Let's say you were a nonexistent person. But what if you used existence strategies? Would that be enough to sort of make up for your nonexistence, in a sense?
You'll notice certain recursive qualities in the above question.
It has been an utter delight to follow the case of one Karl Waldmann, who doesn't exist. That hasn't stopped Waldmann, who is deceased but never lived, from not making piles of money with artwork he didn't create.
It seems Waldmann is, or was, a previously unknown Dada artist from Vienna whose works were discovered by a French journalist at a Polish flea market in Berlin.
The charming part of the story is how the art world is responding to the emerging evidence that Waldmann actually never existed and that his works are forgeries, consigned for sale across Europe by a gang of criminals.
Waldmann's Belgian gallerist, for instance, has responded by offering authentication services. I love this, but I'm unclear...is he saying that some of the works are fakes but not all of them, or is he authenticating the real fakes from fake fakes? I hope it's the latter. Because we must put our collective foot down about people faking fakes. There should be only one authentic fictitious Karl Waldmann.
The real gem comes from an institution, no less, the Kunsthaus Dresden, where Waldmann's work has been shown. The institution admitted to being troubled by the possible nonexistence of Waldmann, but added, according to Süddeutsche Zeitung, said that "it's also possible that it is a contemporary art project using fictional strategies."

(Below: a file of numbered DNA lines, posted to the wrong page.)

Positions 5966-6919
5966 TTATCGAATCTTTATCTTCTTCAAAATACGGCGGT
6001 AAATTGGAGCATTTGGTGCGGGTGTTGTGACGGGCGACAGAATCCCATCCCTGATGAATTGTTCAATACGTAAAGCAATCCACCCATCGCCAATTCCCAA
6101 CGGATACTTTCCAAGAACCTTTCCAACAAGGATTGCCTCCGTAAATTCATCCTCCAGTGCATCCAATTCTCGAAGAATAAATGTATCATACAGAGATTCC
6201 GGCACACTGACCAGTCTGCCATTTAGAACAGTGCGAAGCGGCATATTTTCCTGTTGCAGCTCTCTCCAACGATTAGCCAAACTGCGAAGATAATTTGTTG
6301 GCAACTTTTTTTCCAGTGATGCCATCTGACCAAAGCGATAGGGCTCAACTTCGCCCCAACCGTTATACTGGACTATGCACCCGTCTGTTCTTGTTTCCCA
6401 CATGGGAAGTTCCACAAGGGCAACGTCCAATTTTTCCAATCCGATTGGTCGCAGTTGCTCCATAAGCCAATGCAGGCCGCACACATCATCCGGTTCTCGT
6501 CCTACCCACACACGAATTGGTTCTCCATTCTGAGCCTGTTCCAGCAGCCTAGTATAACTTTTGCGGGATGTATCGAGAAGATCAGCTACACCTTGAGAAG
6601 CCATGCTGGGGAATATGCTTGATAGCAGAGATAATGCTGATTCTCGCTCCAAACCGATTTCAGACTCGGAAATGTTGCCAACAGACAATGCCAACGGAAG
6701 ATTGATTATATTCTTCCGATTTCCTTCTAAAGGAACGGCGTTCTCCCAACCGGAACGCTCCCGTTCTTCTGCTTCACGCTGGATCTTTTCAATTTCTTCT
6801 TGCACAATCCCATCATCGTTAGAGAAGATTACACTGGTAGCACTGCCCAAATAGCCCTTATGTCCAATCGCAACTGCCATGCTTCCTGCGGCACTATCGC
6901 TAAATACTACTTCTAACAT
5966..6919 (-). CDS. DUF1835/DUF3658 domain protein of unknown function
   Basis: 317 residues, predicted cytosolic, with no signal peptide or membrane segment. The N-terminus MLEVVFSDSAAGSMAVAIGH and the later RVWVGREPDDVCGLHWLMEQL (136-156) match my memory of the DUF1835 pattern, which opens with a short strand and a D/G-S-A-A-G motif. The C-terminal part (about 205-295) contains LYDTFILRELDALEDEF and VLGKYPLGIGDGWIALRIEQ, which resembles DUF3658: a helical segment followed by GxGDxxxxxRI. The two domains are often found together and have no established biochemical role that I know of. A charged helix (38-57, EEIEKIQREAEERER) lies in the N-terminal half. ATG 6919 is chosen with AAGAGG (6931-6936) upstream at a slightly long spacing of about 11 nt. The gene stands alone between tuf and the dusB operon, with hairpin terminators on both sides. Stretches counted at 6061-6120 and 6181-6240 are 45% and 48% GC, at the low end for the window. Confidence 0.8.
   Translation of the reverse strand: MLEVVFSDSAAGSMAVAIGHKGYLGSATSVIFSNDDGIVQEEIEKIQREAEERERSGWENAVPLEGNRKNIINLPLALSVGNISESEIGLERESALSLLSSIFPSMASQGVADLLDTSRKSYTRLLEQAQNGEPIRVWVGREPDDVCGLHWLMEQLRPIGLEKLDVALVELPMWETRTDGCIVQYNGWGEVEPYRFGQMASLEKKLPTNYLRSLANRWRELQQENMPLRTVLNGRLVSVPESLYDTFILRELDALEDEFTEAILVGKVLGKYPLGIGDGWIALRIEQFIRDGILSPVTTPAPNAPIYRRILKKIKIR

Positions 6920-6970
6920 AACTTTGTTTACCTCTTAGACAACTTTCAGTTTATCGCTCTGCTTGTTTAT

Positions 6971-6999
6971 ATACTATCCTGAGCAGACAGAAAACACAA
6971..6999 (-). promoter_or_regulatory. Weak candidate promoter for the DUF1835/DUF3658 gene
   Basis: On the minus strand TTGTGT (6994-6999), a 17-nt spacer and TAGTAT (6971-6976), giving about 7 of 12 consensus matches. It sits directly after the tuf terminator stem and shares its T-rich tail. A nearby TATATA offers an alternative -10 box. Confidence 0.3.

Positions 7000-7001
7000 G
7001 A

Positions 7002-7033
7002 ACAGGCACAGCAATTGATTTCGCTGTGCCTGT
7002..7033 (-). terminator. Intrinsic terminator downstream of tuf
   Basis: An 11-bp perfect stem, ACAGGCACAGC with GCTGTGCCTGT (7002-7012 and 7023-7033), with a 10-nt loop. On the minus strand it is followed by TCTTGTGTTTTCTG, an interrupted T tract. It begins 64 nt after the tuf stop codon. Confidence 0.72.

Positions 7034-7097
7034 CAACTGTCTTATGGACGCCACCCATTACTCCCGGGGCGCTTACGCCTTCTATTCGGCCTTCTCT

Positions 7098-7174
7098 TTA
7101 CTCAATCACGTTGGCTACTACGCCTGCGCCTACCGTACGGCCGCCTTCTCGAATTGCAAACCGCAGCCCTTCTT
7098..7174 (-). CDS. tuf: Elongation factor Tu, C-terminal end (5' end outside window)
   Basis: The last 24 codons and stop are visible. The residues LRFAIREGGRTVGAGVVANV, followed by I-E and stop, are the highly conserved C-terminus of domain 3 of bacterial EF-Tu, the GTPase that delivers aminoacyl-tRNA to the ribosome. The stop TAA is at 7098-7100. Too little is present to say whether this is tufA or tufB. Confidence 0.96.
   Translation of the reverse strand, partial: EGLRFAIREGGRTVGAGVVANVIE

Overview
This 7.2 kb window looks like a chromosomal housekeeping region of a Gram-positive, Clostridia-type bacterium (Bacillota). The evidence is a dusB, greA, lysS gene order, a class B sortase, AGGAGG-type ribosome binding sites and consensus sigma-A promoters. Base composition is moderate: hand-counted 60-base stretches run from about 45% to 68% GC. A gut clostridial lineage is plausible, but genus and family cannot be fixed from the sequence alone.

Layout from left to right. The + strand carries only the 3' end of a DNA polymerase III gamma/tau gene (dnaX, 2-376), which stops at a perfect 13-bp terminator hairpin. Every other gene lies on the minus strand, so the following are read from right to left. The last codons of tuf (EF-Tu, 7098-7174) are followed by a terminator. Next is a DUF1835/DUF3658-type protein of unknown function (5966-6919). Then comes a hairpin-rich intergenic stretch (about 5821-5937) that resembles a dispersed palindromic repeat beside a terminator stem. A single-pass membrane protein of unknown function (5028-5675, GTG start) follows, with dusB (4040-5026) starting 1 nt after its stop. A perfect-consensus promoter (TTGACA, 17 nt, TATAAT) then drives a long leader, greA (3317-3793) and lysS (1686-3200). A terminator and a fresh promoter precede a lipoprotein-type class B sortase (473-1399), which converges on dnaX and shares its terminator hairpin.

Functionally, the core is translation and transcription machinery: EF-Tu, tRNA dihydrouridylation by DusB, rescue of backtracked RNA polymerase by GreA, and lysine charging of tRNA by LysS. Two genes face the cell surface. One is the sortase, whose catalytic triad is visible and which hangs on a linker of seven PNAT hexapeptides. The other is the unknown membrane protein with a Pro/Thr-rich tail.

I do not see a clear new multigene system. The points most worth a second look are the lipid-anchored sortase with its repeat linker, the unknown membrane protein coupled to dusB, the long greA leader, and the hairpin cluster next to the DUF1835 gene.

I totally love that. Read it again and think about it, and watch your own head explode.
Furthermore, I'll go them one better. I think the criminals ought to immediately adopt this as their defense. That is, they should immediately claim that they are not creating forgeries for purposes of fraud, but that they are creating real fake art because the whole project is itself a contemporary art project meant as a subtle commentary on the state of the art market and the greed and willing gullibility of its various factotums and middlepersons.
Because then, watch what happens to the art itself—it passes from state to state to state like water going from solid to liquid to gas. It is art, then it becomes not-art, then it becomes art again. First it is authentic historical Dadist work by a guy nobody happens to know much about called Karl Waldmann; then it becomes fraudulent fake art cynically planted by criminals; then it becomes one of the cleverest contemporary art projects recently conceived—new work that convinced people it was old art, but only to make a point.
In that final state, if you think about it, everyone can be happy. The people who bought the art because they liked it can continue liking it; the former "criminals" can be celebrated for their daring, cutting-edge two-thousand-teens art project, which exactly mimicked forgery but wasn't; and everyone who has gained either money or artworks can keep their money and artworks without having to admit either that they were taken advantage of or that they committed a crime or an unsavory act, as the case may be. The police need not get involved. (I've failed to mention that the police are in fact involved.) Works all around, seems to me.
Fakes, forgeries and misattributions